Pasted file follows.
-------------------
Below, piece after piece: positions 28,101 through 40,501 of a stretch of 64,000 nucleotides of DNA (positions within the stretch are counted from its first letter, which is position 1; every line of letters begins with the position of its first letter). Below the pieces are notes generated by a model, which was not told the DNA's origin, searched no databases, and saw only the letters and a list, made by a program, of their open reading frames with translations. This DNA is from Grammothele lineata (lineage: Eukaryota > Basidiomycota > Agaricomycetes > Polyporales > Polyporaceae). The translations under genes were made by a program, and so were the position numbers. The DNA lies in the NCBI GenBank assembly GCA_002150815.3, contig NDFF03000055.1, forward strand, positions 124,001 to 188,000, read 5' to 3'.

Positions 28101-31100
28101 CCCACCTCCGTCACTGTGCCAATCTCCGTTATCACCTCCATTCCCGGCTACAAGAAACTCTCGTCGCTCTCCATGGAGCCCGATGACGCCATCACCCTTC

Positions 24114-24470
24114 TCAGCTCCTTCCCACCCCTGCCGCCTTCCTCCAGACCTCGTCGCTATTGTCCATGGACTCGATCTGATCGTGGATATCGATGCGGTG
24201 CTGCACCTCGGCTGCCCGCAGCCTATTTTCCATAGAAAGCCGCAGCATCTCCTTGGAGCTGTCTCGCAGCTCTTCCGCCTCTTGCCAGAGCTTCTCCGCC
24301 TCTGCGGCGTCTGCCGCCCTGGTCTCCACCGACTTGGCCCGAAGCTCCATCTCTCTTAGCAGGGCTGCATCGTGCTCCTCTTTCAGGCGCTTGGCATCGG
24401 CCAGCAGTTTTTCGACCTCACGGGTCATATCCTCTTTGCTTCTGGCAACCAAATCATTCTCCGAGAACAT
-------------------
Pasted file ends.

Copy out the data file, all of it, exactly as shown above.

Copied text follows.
Below, piece after piece: positions 28,101 through 40,501 of a stretch of 64,000 nucleotides of DNA (positions within the stretch are counted from its first letter, which is position 1; every line of letters begins with the position of its first letter). Below the pieces are notes generated by a model, which was not told the DNA's origin, searched no databases, and saw only the letters and a list, made by a program, of their open reading frames with translations. This DNA is from Grammothele lineata (lineage: Eukaryota > Basidiomycota > Agaricomycetes > Polyporales > Polyporaceae). The translations under genes were made by a program, and so were the position numbers. The DNA lies in the NCBI GenBank assembly GCA_002150815.3, contig NDFF03000055.1, forward strand, positions 124,001 to 188,000, read 5' to 3'.

Positions 28101-31100
28101 CCCACCTCCGTCACTGTGCCAATCTCCGTTATCACCTCCATTCCCGGCTACAAGAAACTCTCGTCGCTCTCCATGGAGCCCGATGACGCCATCACCCTTC

Positions 24114-24470
24114 TCAGCTCCTTCCCACCCCTGCCGCCTTCCTCCAGACCTCGTCGCTATTGTCCATGGACTCGATCTGATCGTGGATATCGATGCGGTG
24201 CTGCACCTCGGCTGCCCGCAGCCTATTTTCCATAGAAAGCCGCAGCATCTCCTTGGAGCTGTCTCGCAGCTCTTCCGCCTCTTGCCAGAGCTTCTCCGCC
24301 TCTGCGGCGTCTGCCGCCCTGGTCTCCACCGACTTGGCCCGAAGCTCCATCTCTCTTAGCAGGGCTGCATCGTGCTCCTCTTTCAGGCGCTTGGCATCGG
24401 CCAGCAGTTTTTCGACCTCACGGGTCATATCCTCTTTGCTTCTGGCAACCAAATCATTCTCCGAGAACAT